Here’s another image (click to enlarge) of what the top of the site’s front page looked like in late 1999:
Longtime and other readers are welcome to share recollections of how the site used to look and work.
Lawsuits have been filed in many states challenging governors’ and mayors’ public health orders arising from the COVID-19 outbreak. I’m in the Frederick News-Post with a guest opinion piece on a judge’s rejection of the (unusually weak) Reopen suit in Maryland. Excerpts:
In some other states, challengers have won rulings striking down at least some portions of state stay-home orders. But this suit’s claims failed all down the line, and here’s why….
In Wisconsin, Oregon, and Ohio, challengers were able to convince judges that governors overstepped the authority granted under state emergency laws, which may require, for example, legislative say-so for an emergency order’s extension. But Maryland grants its governor broader power than many other states, one good reason being that ours is not a year-round legislature. The General Assembly has been adjourned for weeks and is not going to reconvene in Annapolis every 30 days — in the middle of a pandemic! — to give thumbs up or down on each Hogan order. Nor should it have to. The judge found Hogan had not overstepped Maryland law….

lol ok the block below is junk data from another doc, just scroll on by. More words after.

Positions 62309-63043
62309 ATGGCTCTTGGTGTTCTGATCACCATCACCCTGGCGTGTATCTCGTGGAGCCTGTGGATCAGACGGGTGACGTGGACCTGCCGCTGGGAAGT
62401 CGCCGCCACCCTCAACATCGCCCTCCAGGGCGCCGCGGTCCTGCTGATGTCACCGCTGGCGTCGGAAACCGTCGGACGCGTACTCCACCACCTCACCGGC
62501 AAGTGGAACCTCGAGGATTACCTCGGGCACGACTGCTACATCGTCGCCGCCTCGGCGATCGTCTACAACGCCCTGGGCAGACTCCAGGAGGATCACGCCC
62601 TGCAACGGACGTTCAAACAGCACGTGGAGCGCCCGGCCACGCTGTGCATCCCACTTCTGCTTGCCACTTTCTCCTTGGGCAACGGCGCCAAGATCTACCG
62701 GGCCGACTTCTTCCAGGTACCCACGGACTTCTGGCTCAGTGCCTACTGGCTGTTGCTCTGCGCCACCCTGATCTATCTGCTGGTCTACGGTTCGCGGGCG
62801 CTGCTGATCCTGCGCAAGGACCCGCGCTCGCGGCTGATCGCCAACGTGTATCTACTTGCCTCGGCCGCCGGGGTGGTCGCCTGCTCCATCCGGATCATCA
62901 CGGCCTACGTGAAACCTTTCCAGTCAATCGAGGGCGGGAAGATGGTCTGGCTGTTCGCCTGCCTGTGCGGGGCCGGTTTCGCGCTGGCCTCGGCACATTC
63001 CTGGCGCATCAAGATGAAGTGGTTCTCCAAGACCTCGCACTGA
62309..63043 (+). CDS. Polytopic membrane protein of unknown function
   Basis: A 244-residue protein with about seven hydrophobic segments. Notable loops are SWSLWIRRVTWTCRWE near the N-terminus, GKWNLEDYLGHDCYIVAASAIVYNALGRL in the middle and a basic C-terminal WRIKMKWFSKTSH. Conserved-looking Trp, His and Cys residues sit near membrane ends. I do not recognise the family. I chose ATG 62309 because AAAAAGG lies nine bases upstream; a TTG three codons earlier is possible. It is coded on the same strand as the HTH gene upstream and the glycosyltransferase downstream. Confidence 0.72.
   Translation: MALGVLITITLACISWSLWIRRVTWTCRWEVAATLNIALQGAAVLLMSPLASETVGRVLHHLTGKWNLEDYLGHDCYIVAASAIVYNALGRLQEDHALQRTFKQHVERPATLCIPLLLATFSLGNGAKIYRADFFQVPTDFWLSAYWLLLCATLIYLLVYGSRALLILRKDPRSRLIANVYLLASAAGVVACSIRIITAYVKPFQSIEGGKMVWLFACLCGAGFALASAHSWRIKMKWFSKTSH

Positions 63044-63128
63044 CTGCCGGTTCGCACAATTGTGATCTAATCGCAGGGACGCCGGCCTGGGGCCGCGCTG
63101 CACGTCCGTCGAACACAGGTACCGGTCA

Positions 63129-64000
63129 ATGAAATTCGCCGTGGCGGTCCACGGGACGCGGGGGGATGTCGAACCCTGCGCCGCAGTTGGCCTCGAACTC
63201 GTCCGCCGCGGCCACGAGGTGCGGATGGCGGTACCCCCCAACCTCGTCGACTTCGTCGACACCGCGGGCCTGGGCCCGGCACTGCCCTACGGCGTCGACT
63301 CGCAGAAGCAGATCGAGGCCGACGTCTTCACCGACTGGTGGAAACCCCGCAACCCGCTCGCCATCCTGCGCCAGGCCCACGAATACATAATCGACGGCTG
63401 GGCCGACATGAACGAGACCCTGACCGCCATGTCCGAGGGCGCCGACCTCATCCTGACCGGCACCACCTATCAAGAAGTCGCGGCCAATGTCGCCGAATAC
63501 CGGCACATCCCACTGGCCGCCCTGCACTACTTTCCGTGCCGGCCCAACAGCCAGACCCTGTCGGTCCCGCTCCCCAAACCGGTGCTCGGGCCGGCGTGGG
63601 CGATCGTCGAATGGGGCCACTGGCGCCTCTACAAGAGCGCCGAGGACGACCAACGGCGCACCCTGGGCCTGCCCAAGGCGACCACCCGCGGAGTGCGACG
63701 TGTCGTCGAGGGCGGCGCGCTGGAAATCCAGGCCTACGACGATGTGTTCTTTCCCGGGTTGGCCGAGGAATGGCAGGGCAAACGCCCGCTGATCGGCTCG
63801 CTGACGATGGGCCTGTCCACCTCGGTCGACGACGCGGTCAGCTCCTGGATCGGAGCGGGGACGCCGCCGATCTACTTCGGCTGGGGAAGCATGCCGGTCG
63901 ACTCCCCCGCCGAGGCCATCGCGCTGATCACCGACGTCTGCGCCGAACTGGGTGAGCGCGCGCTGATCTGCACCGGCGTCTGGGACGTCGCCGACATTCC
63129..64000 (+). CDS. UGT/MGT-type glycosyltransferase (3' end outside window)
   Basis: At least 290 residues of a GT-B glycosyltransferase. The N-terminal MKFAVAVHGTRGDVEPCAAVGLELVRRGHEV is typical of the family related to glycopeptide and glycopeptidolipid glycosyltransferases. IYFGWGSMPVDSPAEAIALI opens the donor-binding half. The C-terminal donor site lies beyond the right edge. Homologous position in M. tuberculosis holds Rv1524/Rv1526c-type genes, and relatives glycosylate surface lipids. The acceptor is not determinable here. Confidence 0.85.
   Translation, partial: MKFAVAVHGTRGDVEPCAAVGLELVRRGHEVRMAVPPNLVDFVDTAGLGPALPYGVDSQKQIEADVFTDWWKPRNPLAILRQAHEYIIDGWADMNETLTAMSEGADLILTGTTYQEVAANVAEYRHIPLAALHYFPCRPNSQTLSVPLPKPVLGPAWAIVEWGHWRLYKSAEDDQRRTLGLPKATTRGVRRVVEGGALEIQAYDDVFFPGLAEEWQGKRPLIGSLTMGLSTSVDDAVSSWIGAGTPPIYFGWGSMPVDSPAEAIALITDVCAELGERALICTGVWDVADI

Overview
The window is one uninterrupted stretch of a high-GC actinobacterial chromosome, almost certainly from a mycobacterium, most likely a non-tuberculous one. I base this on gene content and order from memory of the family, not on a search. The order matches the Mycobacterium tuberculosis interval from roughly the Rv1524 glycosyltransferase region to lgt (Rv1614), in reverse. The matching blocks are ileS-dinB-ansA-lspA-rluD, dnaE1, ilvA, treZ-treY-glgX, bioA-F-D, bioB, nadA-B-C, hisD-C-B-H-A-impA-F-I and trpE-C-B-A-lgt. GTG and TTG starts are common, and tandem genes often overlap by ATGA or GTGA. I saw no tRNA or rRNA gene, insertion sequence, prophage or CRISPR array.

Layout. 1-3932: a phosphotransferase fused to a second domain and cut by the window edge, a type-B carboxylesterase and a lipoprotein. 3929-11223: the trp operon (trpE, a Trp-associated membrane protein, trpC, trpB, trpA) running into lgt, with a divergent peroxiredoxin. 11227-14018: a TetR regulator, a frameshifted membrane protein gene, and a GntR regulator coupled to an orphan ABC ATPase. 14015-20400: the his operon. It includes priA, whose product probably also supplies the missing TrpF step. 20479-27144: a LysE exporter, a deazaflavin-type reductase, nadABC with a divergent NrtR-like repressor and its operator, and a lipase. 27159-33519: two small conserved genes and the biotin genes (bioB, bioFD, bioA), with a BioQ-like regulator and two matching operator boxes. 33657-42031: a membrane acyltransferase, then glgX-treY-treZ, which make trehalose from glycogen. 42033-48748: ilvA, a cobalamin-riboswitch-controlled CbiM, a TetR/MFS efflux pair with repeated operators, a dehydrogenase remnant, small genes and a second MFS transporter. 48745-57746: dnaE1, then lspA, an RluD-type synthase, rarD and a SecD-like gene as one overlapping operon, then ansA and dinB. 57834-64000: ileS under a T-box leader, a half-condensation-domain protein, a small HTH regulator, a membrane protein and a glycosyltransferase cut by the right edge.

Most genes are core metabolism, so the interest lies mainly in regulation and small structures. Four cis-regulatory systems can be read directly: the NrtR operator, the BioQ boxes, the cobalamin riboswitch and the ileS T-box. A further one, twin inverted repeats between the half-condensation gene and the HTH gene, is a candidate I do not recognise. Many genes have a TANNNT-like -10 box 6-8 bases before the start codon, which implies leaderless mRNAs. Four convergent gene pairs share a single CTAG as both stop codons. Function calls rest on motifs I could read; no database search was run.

In some states, challengers have successfully argued that governors’ orders were too restrictive toward churches. Those claims failed here too.